OHIO STATE UNIVERSITY EXTENSION Energy as an Economic
OHIO STATE UNIVERSITY EXTENSION Energy as an Economic Development Strategy Aiding Public Officials in the Decision Making Process June, 2015 OHIO STATE UNIVERSITY EXTENSION Learning Objectives Energy Trends Energy and Economic Development Large Scale Renewable Energy Development
Shale Energy Development & Trends Distributed Energy Development Next Steps - Energy as a BR&E Strategy 2 OHIO STATE UNIVERSITY EXTENSION Ohio Energy Trends OHIO STATE UNIVERSITY EXTENSION Total Global Energy Consumption 600 The 2011 (Quadrillion Btu)
500 International Energy 400 Outlook Report 300 estimates the world 200 energy consumption 100 of 770 quadrillion Btu 0 in 2035.
0 8 3 8 6 8 9 9 2 9 5 9 8 0 1 04 0 7 1 0 8 1 9 1 9 1 9 1 9 1 9 1 9 1 9 2 0 20 2 0 2 0 SourceSource: U.S. Energy Information Administration, Independent Statistics & Analysis. www.eia.gov 4 OHIO STATE UNIVERSITY EXTENSION Average Retail Price of Electricity in Ohio 12.00 Cents per Killowatt-hour 10.00 8.00 6.00 4.00 2.00 0.00 Residential Sector Other
Commercial Sector All Sectors Industrial Sector Transportation Sector Source: (USDOE/EIA, 2014) The Current and Historical Monthly Retail Sales, Revenues and Average Revenue per Kilowatthour by State5 and by Sector OHIO STATE UNIVERSITY EXTENSION There has been a fivefold increase in investment in new electricity transmission capacity since 1997, as well as large increases in spending for distribution capacity. Since 1997, roughly $107 billion has been spent on new transmission infrastructure and $318 billion on new distribution infrastructure. Energy Information Administration, ANNUAL ENERGY OUTLOOK 2015. (2015). OHIO STATE UNIVERSITY EXTENSION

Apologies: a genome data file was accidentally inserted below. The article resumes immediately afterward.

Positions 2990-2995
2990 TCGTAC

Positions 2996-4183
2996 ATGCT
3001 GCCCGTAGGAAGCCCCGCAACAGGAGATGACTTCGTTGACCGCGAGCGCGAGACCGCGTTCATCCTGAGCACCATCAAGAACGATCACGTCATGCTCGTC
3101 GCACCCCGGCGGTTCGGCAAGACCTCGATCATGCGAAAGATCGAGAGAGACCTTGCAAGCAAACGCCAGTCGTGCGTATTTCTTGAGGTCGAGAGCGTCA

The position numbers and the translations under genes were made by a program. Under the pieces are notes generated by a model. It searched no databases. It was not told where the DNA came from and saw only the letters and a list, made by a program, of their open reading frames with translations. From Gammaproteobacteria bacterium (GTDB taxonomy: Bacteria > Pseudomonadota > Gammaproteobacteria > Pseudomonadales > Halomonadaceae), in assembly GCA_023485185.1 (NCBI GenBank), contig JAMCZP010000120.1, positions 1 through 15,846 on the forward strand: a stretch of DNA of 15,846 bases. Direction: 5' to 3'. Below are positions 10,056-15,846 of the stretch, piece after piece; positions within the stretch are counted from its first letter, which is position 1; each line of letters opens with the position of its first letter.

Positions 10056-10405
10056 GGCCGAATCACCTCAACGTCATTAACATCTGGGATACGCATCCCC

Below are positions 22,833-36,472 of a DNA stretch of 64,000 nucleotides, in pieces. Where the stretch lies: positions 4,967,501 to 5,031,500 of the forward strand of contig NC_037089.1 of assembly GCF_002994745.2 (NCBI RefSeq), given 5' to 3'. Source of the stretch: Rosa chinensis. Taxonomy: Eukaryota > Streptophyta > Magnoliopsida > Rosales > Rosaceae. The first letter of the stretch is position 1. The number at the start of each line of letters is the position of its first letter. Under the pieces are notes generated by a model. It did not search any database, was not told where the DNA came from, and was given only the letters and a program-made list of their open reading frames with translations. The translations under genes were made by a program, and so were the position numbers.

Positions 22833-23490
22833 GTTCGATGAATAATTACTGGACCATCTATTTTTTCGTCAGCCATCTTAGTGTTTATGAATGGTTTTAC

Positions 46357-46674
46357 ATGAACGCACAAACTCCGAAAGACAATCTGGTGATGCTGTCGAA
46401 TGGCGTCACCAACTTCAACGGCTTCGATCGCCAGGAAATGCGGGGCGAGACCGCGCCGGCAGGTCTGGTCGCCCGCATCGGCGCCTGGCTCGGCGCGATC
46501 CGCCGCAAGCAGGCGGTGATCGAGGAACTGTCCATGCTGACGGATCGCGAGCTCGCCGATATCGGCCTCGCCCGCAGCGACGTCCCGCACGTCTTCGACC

Age of Ohio Electric Power Generators Percentage of Total Generation Capacity in Ohio 30% 25% 20% 15% 10% 5% 0% 10 24% o 12% 9% 6% er ew f
r 24% 22% 3% 1 20 1 21 0 3 - 31 0 4 -
41 0 5 - 51 0 6 M e or an h t 60 Age in Years Source: 2012 Form EIA-860 Data - Schedule 3, 'Generator Data' (Operable Units Only) 7
OHIO STATE UNIVERSITY EXTENSION Energy and Economic Development OHIO STATE UNIVERSITY EXTENSION JobsOhio Classifies Energy as a Primary Industry Ohios Utica shale presents substantial opportunities for investments at all levels. The state also is experiencing growth in the wind and solar supply chain, as well as advanced technologies for energy efficiencies and a diverse supply of power generation. Quick facts Employment - 40,835 people Gross state production - $17.5 billion Average wages - $72,705 Number of firms - 1,213 9 OHIO STATE UNIVERSITY EXTENSION What is Economic Development ?
The main goal of economic development is improving the economic well being of a community through efforts that entail job creation, job retention, tax base enhancements and quality of life. The International Economic Development Council Economic Development Reference Guide OHIO STATE UNIVERSITY EXTENSION Energy and Economic Development 11 OHIO STATE UNIVERSITY EXTENSION Large Scale Renewable Energy Development OHIO STATE UNIVERSITY EXTENSION Renewable Portfolio Standard Policies Walmarts Approach to Renewable Energy
www.dsireusa.org / March 2015 WA: 15% x 2020* ND: 10% x 2015 MT: 15% x 2015 OR: 25%x 2025* NH: 24.8 x 2025 MN:26.5% x 2025 (IOUs) SD: 10% x 2015 WI: 10% 2015 IA: 105 MW NV: 25% x 2025* CA: 33% x 2020